by Roderick Conway Morris

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A discriminating shopper's guide


By Roderick Conway Morris
VENICE 4 October 2002

 

This city's unique attractions as a place in which to take time off en route -- a recently expanded air terminal and more direct flights, several new top-grade hotels and more conference facilities, not to mention Venice's increasing popularity as a venue for company bonding sessions and other corporate junkets -- have all contributed to bringing more business travelers to this part of the world.

All the main Italian fashion houses now have stores close to St. Mark's Square, but where to begin if you want to buy something distinctively Venetian for your significant other (or others, depending on how ambitious you are in this department), friends, relations and colleagues?

St. Mark's Square is sometimes full of water and, from spring to autumn, almost invariably full of tourists. After you have had your ritual coffee, or whatever, at Caffe Florian, the historic, gilded grand café (which also usefully retails some of its typical products and accessories), you will want to strike out for less crowded quarters -- unless you are looking for classic Murano glass, since most of the important producers have their own outlets or are represented in the shops in and around the piazza. Shops selling that other typical "Venetian" product, masks, also proliferate in this region, but by no means all the goods are made here.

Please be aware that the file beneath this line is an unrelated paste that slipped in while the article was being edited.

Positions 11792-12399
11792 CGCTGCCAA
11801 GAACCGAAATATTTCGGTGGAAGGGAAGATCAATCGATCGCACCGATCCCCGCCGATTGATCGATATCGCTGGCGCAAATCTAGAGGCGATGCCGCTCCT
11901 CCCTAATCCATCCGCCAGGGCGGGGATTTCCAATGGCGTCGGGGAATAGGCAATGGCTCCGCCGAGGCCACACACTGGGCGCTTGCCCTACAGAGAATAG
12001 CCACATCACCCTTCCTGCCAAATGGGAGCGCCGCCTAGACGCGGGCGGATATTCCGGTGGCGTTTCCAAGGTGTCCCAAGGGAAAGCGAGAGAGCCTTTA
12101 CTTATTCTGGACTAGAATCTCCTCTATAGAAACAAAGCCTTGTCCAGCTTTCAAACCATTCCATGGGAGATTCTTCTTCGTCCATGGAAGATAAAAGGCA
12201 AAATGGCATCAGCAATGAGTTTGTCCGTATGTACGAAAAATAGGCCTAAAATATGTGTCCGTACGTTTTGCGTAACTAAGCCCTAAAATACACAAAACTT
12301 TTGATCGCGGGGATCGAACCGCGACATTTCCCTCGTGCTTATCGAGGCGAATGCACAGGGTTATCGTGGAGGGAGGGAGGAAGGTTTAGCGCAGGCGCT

But within a few minutes' walk is a world of shopping beyond vases and masks, where you can find less obvious gifts, both great and small. (Nothing in Venice is very far from anything else, but it is well worth picking up a 24-hour ACTV water-bus ticket, available at all the main stops for €9.30.)

Just behind the piazza on Calle Frezzeria, the street where Lord Byron took his first lodgings (and, starting out as he intended to continue, seduced his host's wife), is one of the city's real troves, Michele Paciello's Paropamiso, at 1701. The owner has spent 30 years traveling the routes along which for centuries Venetian beads were traded through Africa, Asia and the Far East, bringing them back and finding a great deal of other semi-precious and precious stones and unusual jewelry along the way. He has a huge and varied stock of ready-made pieces and will string a necklace, bracelet or earrings of any number or combination of beads. All the beads are antique and start at just €1 each.